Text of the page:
I have to confess an addiction to the presidential campaign. I followed it obsessively, every twist, every turn, every gaffe, every SNL skit. I was in awe of the sums of money being raised and spent But, despite all the campaign spin and rhetoric, we all know that the true balance of power lies elsewhere: in the halls of little company based out of Mountain View, Calif.
Think about it. 144.7 million Americans used Google last month [again, this was a statistic actually from August] -- more than the number of people who voted in the 2004 Presidential election. The company has just under 20,000 people on the payroll, more than triple the number employed by the White House. Thousands upon thousands thrive in the Google economic ecosystem. 300 million shares... 300 million Americans... coincidence? I think not.
The only bummer about this situation is that, even though the Big G has as much or more of an impact on our daily lives as the guy in Washington, we still can't vote for its President. Well, we can, but let us face the matter squarely: thanks to Google's dual-class share structure, our votes won't make any difference.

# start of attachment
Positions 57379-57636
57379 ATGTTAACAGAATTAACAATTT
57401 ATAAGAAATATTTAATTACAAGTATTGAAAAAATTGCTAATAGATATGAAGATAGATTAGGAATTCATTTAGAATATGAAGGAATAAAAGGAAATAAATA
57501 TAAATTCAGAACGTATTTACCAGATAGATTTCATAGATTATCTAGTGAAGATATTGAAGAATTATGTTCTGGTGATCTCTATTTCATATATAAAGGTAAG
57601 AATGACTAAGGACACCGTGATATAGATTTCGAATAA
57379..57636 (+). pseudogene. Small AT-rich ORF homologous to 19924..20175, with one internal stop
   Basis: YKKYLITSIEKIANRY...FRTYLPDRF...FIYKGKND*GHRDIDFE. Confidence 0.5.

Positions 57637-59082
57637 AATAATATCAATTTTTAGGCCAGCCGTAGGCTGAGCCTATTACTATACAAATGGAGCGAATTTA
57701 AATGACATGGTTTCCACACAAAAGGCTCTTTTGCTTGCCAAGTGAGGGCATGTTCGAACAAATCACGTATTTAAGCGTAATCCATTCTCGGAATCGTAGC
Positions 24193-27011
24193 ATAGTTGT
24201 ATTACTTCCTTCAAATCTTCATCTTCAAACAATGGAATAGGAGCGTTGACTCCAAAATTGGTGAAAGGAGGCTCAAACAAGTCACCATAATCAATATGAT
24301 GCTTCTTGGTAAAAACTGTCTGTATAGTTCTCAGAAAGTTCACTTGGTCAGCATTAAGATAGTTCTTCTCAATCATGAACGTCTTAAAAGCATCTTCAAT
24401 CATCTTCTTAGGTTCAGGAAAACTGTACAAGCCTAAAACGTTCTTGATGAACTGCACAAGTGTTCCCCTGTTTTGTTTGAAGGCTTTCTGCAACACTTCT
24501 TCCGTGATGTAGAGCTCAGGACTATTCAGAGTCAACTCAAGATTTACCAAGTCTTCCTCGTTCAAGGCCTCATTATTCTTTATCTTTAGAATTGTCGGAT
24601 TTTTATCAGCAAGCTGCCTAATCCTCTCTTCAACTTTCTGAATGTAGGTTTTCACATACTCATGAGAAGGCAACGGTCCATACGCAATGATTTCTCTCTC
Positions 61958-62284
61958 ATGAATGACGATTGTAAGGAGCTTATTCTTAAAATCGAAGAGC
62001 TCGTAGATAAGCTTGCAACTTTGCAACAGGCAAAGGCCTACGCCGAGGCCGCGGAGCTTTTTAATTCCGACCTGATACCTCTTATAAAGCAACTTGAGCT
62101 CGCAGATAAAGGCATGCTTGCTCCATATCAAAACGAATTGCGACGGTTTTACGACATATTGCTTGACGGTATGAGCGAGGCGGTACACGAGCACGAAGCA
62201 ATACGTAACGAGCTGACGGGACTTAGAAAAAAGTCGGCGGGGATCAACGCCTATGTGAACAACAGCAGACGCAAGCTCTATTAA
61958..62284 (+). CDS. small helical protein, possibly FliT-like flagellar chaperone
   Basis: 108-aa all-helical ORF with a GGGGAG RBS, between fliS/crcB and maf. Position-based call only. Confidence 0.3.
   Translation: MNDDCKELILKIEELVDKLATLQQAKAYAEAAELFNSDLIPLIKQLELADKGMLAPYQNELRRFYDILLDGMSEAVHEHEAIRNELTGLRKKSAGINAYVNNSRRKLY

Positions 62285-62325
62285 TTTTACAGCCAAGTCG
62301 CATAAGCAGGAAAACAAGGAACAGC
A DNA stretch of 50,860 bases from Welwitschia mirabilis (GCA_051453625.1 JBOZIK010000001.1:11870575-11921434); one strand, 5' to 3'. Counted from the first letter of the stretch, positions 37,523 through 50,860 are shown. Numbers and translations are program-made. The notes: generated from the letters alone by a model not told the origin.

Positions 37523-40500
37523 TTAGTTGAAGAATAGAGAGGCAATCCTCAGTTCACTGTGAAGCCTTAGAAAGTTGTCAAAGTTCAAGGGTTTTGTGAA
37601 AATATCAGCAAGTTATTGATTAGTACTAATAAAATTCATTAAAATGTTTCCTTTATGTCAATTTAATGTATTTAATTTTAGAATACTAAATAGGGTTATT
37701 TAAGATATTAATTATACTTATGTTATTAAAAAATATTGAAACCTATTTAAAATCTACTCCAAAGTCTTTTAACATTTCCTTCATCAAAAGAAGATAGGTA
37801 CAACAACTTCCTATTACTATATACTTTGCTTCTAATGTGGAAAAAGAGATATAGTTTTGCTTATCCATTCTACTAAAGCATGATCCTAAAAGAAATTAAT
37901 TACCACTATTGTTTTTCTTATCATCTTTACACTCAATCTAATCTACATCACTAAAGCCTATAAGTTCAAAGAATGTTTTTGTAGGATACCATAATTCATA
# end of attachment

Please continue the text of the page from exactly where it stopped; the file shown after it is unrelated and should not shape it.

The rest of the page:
Then again, we probably shouldn't vote. Our democratic process has led us to meltdowns on Wall Street; Google's benevolent dictatorship produced the fastest growing company in history. In the past year alone, they've added thousands of new jobs and stepped up their sustainability efforts. No, it's probably best that we surrender to the wiser governance of Schmidt, Page and Brin. Anyway, even if you could vote, who do you think could do a better job?
Sure, every now and then they'll get it wrong. United Airlines will lose 76% of its market cap because Google News mixed up its dates. Some poor guy who hits the lottery with an all-Google business model will learn that he shouldn't sink a foundation in shifting sands. Sergey Brin will be forced to admit that censorship ain't cool.
For the most part, however, Google treats its citizens (that is to say, all of us) well. It's certainly had a greater impact on our efficiency than anyone in the White House ever did, except maybe that guy who invented the Internet itself. On the other hand, a lot of that efficiency is wiped out by YouTube, so maybe the company's contribution is a net wash.
In closing, when you were thinking about your choices this election year and feeling the pressure to choose the perfect candidate, be grateful. The decisions that matter most have already been made. The people in charge aren't going anywhere. And if our nation were run as well as that little company based out of Mountain View, we'd probably be in a lot better shape right now.